Over five hundred elected lawmakers were sworn in on Monday in the countries capital Juba.
Lawmakers of the newly created National Parliament on Monday, August 2, 2021 took the oath of office in the capital Juba. A total of 588 MPs (a mix of delegates from the ruling party and former rebel factions who signed the truce) took the oath of office at a ceremony presided over by the chief justice. The creation of an inclusive national assembly was a key condition of the 2018 ceasefire that paused five years of bloodshed between government and rebel forces that left over 400,000 people dead and many others displaced.
AFP reports that, like several other urgent and crucial provisions of the peace accords, the convening of parliament went long unfulfilled, eroding trust between the political rivals that unified in a tenuous coalition after the war. The swearing in comes nearly a year behind schedule and remains incomplete, with 62 MPs absent from the swearing-in ceremony, some because of squabbles with the government over the power-sharing arrangement. President Salva Kiir and his Vice Riek Machar did not attend the historic event.
“Know that South Sudanese are watching you,” said Justine Badi Arama, the Archbishop of the Anglican Church in South Sudan, who offered prayers ahead of the swearing-in ceremony.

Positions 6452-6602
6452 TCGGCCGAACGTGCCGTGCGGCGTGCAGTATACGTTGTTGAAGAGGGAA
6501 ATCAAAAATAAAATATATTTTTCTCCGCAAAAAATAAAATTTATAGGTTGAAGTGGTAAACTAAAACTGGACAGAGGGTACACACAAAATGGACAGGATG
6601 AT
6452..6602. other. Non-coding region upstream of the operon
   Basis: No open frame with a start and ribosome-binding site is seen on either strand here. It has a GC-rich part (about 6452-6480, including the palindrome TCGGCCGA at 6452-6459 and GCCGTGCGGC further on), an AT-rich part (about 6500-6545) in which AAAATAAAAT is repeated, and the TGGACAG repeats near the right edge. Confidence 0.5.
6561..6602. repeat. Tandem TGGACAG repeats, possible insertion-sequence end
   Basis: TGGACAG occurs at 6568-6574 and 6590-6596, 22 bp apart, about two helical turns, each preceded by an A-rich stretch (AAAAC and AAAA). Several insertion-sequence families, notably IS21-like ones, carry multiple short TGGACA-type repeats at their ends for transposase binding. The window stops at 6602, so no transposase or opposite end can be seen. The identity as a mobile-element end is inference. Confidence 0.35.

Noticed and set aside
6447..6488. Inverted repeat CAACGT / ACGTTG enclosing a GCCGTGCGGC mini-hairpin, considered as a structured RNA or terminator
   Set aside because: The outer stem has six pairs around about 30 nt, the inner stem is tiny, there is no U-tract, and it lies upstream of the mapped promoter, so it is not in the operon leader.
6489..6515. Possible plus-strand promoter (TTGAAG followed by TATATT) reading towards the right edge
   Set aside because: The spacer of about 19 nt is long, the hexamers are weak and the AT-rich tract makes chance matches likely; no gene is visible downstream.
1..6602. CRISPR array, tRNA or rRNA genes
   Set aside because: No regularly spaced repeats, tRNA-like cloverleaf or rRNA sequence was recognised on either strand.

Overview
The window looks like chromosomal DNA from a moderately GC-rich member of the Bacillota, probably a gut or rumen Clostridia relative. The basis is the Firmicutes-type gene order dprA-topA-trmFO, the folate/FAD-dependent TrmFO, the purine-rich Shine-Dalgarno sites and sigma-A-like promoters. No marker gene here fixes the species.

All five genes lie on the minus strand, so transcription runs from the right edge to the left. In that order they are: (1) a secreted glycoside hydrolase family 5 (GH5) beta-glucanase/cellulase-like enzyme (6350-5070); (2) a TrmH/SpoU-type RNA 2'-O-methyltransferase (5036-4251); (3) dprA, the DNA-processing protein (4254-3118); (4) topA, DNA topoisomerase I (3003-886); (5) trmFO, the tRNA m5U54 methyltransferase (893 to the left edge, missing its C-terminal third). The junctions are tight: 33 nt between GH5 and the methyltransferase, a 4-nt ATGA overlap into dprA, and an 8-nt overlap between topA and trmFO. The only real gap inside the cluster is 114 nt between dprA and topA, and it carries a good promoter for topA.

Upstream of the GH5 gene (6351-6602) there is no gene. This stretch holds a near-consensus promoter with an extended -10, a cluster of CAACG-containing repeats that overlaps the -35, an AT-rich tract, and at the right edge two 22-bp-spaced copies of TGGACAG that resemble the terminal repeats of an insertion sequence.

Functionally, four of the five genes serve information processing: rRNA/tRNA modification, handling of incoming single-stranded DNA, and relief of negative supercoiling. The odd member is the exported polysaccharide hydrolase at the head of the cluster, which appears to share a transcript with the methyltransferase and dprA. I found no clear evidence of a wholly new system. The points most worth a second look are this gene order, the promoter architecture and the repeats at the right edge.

Daniel Awet, deputy of the ruling SPLM party, hailed the occasion as a show of unity.
“It is only through unity of purpose and love of one another that we progress our country and secure the future for the young generation that have been saved after long wars,” he told the lawmakers, community representatives and church leaders present at the landmark ceremony.
The number of lawmakers has moved from 450 to 650 in the new assembly, with more delegates than seats available in the existing building, where a planned expansion is behind schedule.
“For the time being however, we appeal to the honorable members to be patient as we struggle to rectify this situation,” the new Parliamentary Speaker, Jemma Nunu Kumba told lawmakers. South Sudan has struggled with war, famine and chronic political and economic crisis since celebrating its hard-fought independence from Sudan a decade ago. Last week a coalition of civil society launched a public campaign to demand political reforms after the 10 turbulent and bloody years of independence.